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Timelapse Captures How House Plants Move in the Day and Sleep at Night

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The beauty of time-lapse photography is that it gives us a view of the world that our eyes can’t naturally see. Darryl Cheng of House Plant Journal created a time-lapse that does just that: it reveals how much ordinary house plants move over the course of a day.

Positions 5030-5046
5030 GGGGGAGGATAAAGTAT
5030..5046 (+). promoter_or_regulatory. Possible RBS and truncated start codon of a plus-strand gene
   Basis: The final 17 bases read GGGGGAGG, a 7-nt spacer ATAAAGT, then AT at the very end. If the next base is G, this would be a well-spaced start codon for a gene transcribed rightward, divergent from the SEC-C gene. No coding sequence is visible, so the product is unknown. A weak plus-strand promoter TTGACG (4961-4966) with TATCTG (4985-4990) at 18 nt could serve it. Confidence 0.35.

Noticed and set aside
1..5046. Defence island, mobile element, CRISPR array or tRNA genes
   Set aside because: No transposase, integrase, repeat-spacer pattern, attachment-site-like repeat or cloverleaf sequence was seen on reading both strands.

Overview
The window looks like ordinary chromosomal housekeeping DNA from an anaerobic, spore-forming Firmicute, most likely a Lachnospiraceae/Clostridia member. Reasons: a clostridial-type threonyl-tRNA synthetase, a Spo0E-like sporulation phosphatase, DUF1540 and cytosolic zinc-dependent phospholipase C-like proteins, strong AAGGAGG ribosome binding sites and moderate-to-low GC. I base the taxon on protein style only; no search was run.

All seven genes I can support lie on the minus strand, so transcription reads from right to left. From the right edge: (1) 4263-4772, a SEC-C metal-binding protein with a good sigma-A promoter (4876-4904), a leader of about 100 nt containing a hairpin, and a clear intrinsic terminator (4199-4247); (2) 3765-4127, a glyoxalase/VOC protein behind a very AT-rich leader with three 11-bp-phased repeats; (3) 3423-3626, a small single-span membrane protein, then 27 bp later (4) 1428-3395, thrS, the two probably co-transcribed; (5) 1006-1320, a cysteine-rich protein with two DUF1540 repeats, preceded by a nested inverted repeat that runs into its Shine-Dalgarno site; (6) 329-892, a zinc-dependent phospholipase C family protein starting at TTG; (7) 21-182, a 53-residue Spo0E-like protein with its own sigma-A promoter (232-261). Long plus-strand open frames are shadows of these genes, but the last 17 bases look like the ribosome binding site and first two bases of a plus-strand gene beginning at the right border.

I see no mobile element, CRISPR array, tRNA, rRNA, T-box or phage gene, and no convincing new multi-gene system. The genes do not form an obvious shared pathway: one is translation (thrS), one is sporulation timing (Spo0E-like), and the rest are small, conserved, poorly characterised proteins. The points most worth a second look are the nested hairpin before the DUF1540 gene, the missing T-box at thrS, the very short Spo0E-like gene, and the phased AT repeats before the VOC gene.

Here’s the time-lapse Cheng created with @angusandceleste, which includes a clock in the frame to show the pace of time:

The timelapse is “showing two of my favourite daily movers: oxalis and maranta,” Cheng writes. Boing Boing notes that the moment is known as nyctinasty.

“Nyctinasty is the circadian rhythmic nastic movement of higher plants in response to the onset of darkness, or a plant ‘sleeping’,” Wikipedia states. “Nyctinastic movements are associated with diurnal light and temperature changes and controlled by the circadian clock and the light receptor phytochrome. This is the plant sleeping.”

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